Michigan Doesn't Fit Profile for Teacher Walkouts

More already spent on teacher salaries, less on nonteaching staff

A glimpse through recent headlines may make you wonder whether a rash of teacher walkouts will reach the Great Lakes State. If the walkouts were driven by poor student achievement, Michigan would have one of the strongest cases to join the fray. But other forces are at work, and for the most part, our state doesn't fit the profile.

Michigan has at least one key thing in common with the states where teachers have walked out. They have all enacted right-to-work laws that give teachers the choice of whether to pay union fees. And in Michigan, like all but one of the five states that have seen mass walkouts, Republicans control the governor's office and both houses of the Legislature. Unions who back the walkouts are typically not fans of right-to-work or the GOP.

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While labor unions may have targeted these states to send a broader political message, the controversial tactics have been fueled by state-level debates over teacher pay. The trend started last month in West Virginia, where a statewide teachers strike resulted in a 5 percent pay raise. Oklahoma lawmakers approved a $6,000 across-the-board salary increase before teachers took their extended walkout.

Arizona and Colorado are the latest sites of massive walkouts and rallies, with educators leaving classrooms to demand more school funding from state lawmakers. Among the walkout states, only Kentucky has an average teacher salary that ranks among the nation’s highest. In that state, a debate over pension reform legislation fueled the demonstrations.

These facts work against any narrative that could fuel public sympathy for teacher unrest in Michigan. The average teacher salary here is substantially higher than that in any of the walkout states. In fact, it’s the most in the nation, when adjusted for the cost of living. But that comparison does not include benefits. In 2016-17, Michigan school districts spent more than $100,000 on total compensation for each full-time teacher, more than they spent five years earlier.

That doesn't mean most teachers will feel like they are earning that much money. The average salary has lost a little ground in recent years, while schools are having to devote an ever-rising portion of their budgets to cover pension obligations for teachers long since retired. But over time, the 2017 MPSERS reform law should enable teachers to see more of those dollars in take-home pay.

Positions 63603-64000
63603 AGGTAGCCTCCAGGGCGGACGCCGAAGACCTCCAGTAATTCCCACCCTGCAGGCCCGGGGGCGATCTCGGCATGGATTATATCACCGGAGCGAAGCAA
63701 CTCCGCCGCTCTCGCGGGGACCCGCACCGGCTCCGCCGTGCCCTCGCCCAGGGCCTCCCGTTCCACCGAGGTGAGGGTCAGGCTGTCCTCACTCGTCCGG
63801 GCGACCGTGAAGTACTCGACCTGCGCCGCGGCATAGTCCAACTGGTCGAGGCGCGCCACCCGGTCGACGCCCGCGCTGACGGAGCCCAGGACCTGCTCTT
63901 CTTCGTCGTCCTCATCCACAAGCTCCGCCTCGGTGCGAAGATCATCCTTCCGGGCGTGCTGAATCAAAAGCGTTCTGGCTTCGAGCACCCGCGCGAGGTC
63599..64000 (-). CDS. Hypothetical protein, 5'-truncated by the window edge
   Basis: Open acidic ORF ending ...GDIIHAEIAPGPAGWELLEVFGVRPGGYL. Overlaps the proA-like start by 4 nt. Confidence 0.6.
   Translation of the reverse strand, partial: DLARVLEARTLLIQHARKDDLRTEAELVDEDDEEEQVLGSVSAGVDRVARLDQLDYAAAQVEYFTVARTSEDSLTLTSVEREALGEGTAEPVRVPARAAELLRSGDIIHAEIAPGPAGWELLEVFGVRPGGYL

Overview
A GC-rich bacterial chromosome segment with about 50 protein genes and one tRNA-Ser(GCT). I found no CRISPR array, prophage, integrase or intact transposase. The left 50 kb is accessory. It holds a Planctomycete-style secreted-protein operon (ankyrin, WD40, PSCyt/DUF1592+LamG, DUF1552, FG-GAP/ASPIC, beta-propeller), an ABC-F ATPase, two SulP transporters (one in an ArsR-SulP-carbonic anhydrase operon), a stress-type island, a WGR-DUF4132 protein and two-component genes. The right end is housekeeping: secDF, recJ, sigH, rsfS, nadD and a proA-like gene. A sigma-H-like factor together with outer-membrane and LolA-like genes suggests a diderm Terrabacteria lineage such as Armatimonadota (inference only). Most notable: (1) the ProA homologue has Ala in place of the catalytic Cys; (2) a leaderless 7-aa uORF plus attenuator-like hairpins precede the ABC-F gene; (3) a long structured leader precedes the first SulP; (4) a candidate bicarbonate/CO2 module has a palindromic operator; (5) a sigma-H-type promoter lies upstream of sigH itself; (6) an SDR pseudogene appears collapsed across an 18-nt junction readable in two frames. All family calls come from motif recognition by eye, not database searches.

Some have argued persuasively that the key to addressing concerns about teacher pay is setting new spending priorities in school budgets, rather than raising taxes. They can point to this fact: Most of the walkout states have spent more on hiring support staff than is justified by increases in the number of students and teachers.

By simply having the same ratio of nonteaching employees to students in 2015 that they had in 1992, states could have raised average teacher salaries significantly — by more than $11,000 in West Virginia and $15,000 in Colorado.

The situation is less dramatic in Michigan. Keeping support staff numbers in check here would have afforded an average pay increase of $4,841 per teacher. Still, while Michigan's student enrollment has continued to decline over the past five years, the number of employees, especially the number of nonteachers, has experienced a significantly smaller drop. A hiring binge among the state's intermediate school districts certainly has contributed to that trend.

While the average public school teacher in Michigan is comparatively well compensated, the situation is complex. Pay varies among districts and within districts based on seniority or advanced degrees – factors that show little to no relationship with improving student achievement.

Local districts, which hire their staff and determine their pay scales, could address shortages in some teaching specialties by dedicating some of their funds to offering higher pay to teachers in those specialties, plus rewarding effective teaching. That approach may not help forestall walkouts, but it would help more Michigan schools propel children to successful learning.

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